A proposed new tollway, the Illiana, would stretch from Interstate 55 in Wilmington to Interstate 65 near Lowell, Indiana. Last December, the Federal Highway Administration approved the $1.5 billion project, but Illinois Gov. Bruce Rauner has suspended development pending a review of the costs and benefits.
The Illiana is a bad idea. Here’s why.
1. Productive farmland is a renewable, finite resource that must be protected. The people in the areas affected do not want it and no new “commerce” will magically spring up in this farmland. It is an unfair and major imposition on the people and topography, especially in Eastern Will County. Very few regular citizens are actually for this roadway, unless they have a personal, vested interest. Those for it don’t know the disturbing facts. Road builders will have plenty of work, repairing roads and bridges, statewide that sorely need attention. Farming is a necessary and sustainable economy.
2. A private, foreign consortium, who would run it, may very well lose money and leave — sticking the taxpayers with the incurred debt. The tolls will be far higher than other state tolls, presaging minimal use, such as what has happened to the now privately owned Indiana Tollroad, which has declared bankruptcy. Illinois would be on the hook to insure them their profits. State taxpayers deserve much better — as do drivers!
3. The Illiana is not the optimal way to deal with traffic congestion in this area, or to the north of us. It is disconnected from the rest of the Illinois Tollway system. It might have made sense, had it continued from Interstate 355 and Interstate 80 onto Peotone and into Indiana, if the airlines were at all interested in Peotone, which they have consistently been adamantly against being forced to use. The Illinois State Toll Highway Authority is the only really solvent agency in the state and has a good track record of running the toll roads. The tolls fund repairs and expansion, not foreign consortium profits. It’s very telling that the Illinois Tollway has opted out of assuming responsibility. A 75-year parking meter type “deal” looms ominously.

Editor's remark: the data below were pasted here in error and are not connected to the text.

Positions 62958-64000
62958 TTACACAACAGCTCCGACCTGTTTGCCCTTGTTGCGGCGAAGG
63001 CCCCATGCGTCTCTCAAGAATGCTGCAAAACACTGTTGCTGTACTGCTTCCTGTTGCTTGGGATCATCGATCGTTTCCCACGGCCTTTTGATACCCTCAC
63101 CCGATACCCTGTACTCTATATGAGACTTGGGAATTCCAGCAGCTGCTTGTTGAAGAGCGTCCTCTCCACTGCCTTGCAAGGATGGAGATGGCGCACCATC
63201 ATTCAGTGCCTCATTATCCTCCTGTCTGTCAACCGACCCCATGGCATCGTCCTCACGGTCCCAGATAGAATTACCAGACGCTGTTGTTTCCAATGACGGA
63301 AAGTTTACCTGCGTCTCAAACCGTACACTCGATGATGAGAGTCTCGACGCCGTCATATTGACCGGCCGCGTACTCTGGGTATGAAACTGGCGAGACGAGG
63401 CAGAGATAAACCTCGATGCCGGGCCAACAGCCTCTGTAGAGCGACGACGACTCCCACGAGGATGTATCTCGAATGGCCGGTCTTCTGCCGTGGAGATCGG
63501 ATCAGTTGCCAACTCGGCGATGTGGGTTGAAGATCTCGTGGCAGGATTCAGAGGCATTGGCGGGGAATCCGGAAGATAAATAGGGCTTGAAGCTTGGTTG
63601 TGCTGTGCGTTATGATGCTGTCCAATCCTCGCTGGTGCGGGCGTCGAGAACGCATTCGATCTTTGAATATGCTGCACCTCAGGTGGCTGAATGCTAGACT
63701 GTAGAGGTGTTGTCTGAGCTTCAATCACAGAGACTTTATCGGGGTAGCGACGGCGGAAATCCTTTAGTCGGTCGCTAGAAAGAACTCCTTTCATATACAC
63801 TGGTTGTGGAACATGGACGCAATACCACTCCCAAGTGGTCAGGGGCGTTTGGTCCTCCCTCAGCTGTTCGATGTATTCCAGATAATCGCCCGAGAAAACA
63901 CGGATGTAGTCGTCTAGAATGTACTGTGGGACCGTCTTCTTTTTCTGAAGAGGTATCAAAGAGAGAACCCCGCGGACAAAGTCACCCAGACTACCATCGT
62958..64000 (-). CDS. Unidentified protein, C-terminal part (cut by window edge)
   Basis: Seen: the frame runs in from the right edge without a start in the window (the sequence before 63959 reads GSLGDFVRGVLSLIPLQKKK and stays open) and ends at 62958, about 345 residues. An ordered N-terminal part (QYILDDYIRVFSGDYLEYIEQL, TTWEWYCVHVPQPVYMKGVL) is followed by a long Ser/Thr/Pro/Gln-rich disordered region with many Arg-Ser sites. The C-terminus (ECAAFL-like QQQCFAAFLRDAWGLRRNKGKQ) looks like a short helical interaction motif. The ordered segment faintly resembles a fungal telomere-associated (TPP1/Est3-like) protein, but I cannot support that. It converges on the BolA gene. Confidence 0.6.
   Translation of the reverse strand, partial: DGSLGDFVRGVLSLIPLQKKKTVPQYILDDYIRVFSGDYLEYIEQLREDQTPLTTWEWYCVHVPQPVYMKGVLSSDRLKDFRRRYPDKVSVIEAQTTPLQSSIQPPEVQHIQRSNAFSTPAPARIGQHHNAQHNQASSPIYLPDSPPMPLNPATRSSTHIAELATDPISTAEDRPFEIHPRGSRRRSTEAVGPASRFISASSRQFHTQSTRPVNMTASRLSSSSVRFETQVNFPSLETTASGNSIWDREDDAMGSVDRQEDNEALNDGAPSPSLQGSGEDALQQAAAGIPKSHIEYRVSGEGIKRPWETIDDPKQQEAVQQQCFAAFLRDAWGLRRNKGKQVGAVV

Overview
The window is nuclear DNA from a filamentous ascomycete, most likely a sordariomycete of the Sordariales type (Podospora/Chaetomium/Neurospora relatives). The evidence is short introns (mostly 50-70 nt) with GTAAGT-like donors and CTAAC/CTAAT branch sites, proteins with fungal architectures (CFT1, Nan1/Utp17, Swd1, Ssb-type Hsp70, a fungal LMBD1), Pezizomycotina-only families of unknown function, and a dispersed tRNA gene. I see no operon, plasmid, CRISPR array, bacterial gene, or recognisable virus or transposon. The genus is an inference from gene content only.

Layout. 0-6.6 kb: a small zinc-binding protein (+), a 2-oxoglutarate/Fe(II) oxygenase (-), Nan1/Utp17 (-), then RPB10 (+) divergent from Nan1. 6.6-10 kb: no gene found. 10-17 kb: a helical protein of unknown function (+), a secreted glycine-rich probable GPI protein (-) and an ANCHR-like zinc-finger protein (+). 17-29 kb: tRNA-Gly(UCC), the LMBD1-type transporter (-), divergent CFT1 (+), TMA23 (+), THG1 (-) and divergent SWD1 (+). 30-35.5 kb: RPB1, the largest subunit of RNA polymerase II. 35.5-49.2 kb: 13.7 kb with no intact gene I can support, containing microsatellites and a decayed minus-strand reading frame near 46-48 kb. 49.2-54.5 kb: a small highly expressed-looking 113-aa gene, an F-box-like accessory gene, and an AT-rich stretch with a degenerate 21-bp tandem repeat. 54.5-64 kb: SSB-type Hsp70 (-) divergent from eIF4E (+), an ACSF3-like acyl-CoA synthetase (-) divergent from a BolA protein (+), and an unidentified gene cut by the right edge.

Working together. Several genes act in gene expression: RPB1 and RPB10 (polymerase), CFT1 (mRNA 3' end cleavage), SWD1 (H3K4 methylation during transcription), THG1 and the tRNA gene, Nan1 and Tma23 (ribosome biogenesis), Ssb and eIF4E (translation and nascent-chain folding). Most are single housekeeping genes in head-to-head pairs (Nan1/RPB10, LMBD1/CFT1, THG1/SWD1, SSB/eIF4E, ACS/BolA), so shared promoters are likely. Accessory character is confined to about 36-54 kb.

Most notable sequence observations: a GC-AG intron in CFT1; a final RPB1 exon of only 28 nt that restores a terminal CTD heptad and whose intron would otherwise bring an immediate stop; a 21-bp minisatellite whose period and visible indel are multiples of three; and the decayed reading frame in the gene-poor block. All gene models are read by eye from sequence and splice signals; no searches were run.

4. Building the tollway as a job-creating engine for depressed communities is a tired political promise that is never delivered upon. Depressed South Side Chicago and south suburban communities need and deserve revitalization projects in their areas, hiring their people. Does west suburban Maywood get an economic boost from O’Hare International Airport? Hardly! Realism not demagoguery. Money poured into the Illiana will not go to those who desperately need it.
5. It would not be located where it is without it skirting the unwanted and unneeded (by the airlines) Peotone Airport, although the Illinois Department of Transportation claims they have nothing to do with each other. Let’s not forget Mid-America Airport, east of St. Louis, which IDOT failed with.
6. It would cause severe upheaval to services, such as police, fire, first responders, bus routes, farm operations, etc., as there would be such limited access. Many north-south roads would be permanently dead-ended, including mine, the historic Egyptian Trail. This is real bad planning. Eminent domain, quick-take and landbanking are immoral.
7. It would compromise farming operations that remain in the area because of horrific pollution caused by diesel- and gas-engined vehicles and the disruption in water flowage and drainage. The Kankakee River, the only “clean” river left in the state, would be polluted. We are located on the Kankakee River water table – not Lake Michigan.
8. This has being fast-tracked by Illinois state politicians, who have shown a complete lack of ability to spend tax money wisely at all! Illinois is in dead last economic place!
9. No real local input was allowed from those directly affected by this project, which basically creates a Berlin Wall through Will County and into Lake County, Indiana. We’ve had our political voice cruelly gerrymandered. But we have a strong grassroots presence.
10. Recently, a coalition of citizens and environmental groups were able to get a similar IDOT road stopped, in northwest Illinois, which was also in the Second Tier, like the Illiana. So common sense can still prevail, as the overwhelming number of people affected by this are for the “No Build” option. Many state newspapers have come out against it and the whole country is crying — This is a corrupt Illinois boondoggle. Fortunately, it is not too late to pull the plug on the Illiana and use scarce transportation dollars more wisely.
Anthony Rayson is outreach coordinator for NOILLIANA4US, a group opposed to the building of the Illiana Tollway.